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Nine Executive Resume Trends for 2017
While, in some cases, the 2016 trends are still very prevalent and still need to be incorporated into designing and writing a new executive resume document, 2017 brings new and innovative ways to present resumes, as well as new tactics to utilize the information captured during the resume-building process.
In addition to an eye-catching design layout, achievement-driven bullets, and strong word choice to define your brand, there are nine executive resume trends for 2017 to watch and use to your advantage. They include the following:
1. Make the Most of Your Prime Resume Real Estate. To be clear, the top third of your resume is prime resume real estate. Create a robust summary to capture the hiring manager’s eye.
2. Write Tightly. Once you write your resume, challenge yourself to identify words to delete from your content and delete as needed. Write concisely.
3. Customize for the Audience, Not Only the Position. Sending a resume to a third-party recruiter, you need to motivate them to want to send you to their client. Whereas, when sending your resume directly to a hiring manager, you need to address how you’ll create results for them and make their life more productive by hiring you. Factor this perspective into your thinking when sending your resume to a corporate recruiter or through an employee referral.
4. Make It Easy for Readers to Digest Your Information. Cramming content in multiple, information-dense, multilined paragraphs with little white space around each one is enough to make a reader say, “Next!” Make it easy for your readers to find information using bullets, sectioned-off information blocks and simple graphics to move the eye through the document.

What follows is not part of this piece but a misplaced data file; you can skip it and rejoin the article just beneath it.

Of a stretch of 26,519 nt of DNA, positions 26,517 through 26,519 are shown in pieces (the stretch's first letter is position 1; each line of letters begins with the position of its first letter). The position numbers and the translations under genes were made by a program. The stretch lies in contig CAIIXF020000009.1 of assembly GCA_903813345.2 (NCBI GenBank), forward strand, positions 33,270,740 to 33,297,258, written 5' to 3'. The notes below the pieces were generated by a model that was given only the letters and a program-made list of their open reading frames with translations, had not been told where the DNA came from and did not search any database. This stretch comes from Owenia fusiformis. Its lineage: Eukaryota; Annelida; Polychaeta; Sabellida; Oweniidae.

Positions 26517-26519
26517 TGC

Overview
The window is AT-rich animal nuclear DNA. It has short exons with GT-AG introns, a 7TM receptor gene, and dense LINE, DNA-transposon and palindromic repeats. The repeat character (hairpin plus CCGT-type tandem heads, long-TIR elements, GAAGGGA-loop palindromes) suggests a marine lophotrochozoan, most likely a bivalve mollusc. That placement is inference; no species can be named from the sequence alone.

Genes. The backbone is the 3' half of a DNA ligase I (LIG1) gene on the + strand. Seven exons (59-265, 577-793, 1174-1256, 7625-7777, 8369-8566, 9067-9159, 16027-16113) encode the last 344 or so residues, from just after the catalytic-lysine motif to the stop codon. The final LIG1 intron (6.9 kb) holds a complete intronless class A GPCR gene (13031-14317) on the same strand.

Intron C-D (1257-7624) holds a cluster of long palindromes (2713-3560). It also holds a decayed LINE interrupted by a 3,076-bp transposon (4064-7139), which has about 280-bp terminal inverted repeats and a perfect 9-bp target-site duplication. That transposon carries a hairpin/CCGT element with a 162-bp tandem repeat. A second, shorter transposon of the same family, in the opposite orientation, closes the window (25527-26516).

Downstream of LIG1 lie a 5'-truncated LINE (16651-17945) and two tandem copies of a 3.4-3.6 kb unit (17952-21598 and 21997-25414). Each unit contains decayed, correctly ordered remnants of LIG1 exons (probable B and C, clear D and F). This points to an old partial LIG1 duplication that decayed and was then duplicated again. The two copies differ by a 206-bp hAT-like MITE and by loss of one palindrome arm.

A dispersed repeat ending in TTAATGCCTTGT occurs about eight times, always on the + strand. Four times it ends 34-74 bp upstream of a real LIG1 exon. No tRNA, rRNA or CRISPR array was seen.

5. Lead with Your Achievements Early. Put your best foot forward, leading with your accomplishments early in the summary and in the employment sections.
6. Treat Your Resume as Your Personal Marketing Collateral. Just as you would have a business card or your biography on a company web page, your executive resume is an extension of your personal brand, so create it accordingly.
7. Speak to Benefits, Not Just Your Experience. Don’t lead with years of experience if you want to be hired on merit. For example, “I’ve reduced operating expenses by 23 percent in six months” is much more interesting to an employer versus, “I have 30 years of sales experience.”
8. Align Content on Your Online and Mobile Profiles. Ensuring your resume is in alignment with your brand.me page, LinkedIn profile, Twitter account, blog and other social media pages that are pertinent to your field is paramount.
9. Use the Resume Creation Process for Other Documents. Don’t use the resume-creation process to only create a resume. Use these accomplishment-gathering techniques and personal-branding-development exercises to create executive bios, one-page networking resumes, infographics, social media bios, etc.
– Lisa Rangel
About the Author: Lisa Rangel is an executive resume writer and official LinkedIn moderator at ChameleonResumes.com, a Forbes Top 100 Career Website. She was recently named one of the top 28 resume writers in 2016 by Career Toolkit. She’s been featured on BBC, Investor’s Business Daily, Forbes.com, Fox News, Yahoo Finance, U.S. News and World Report. She’s also the creator of ResumeCheatSheet.com.
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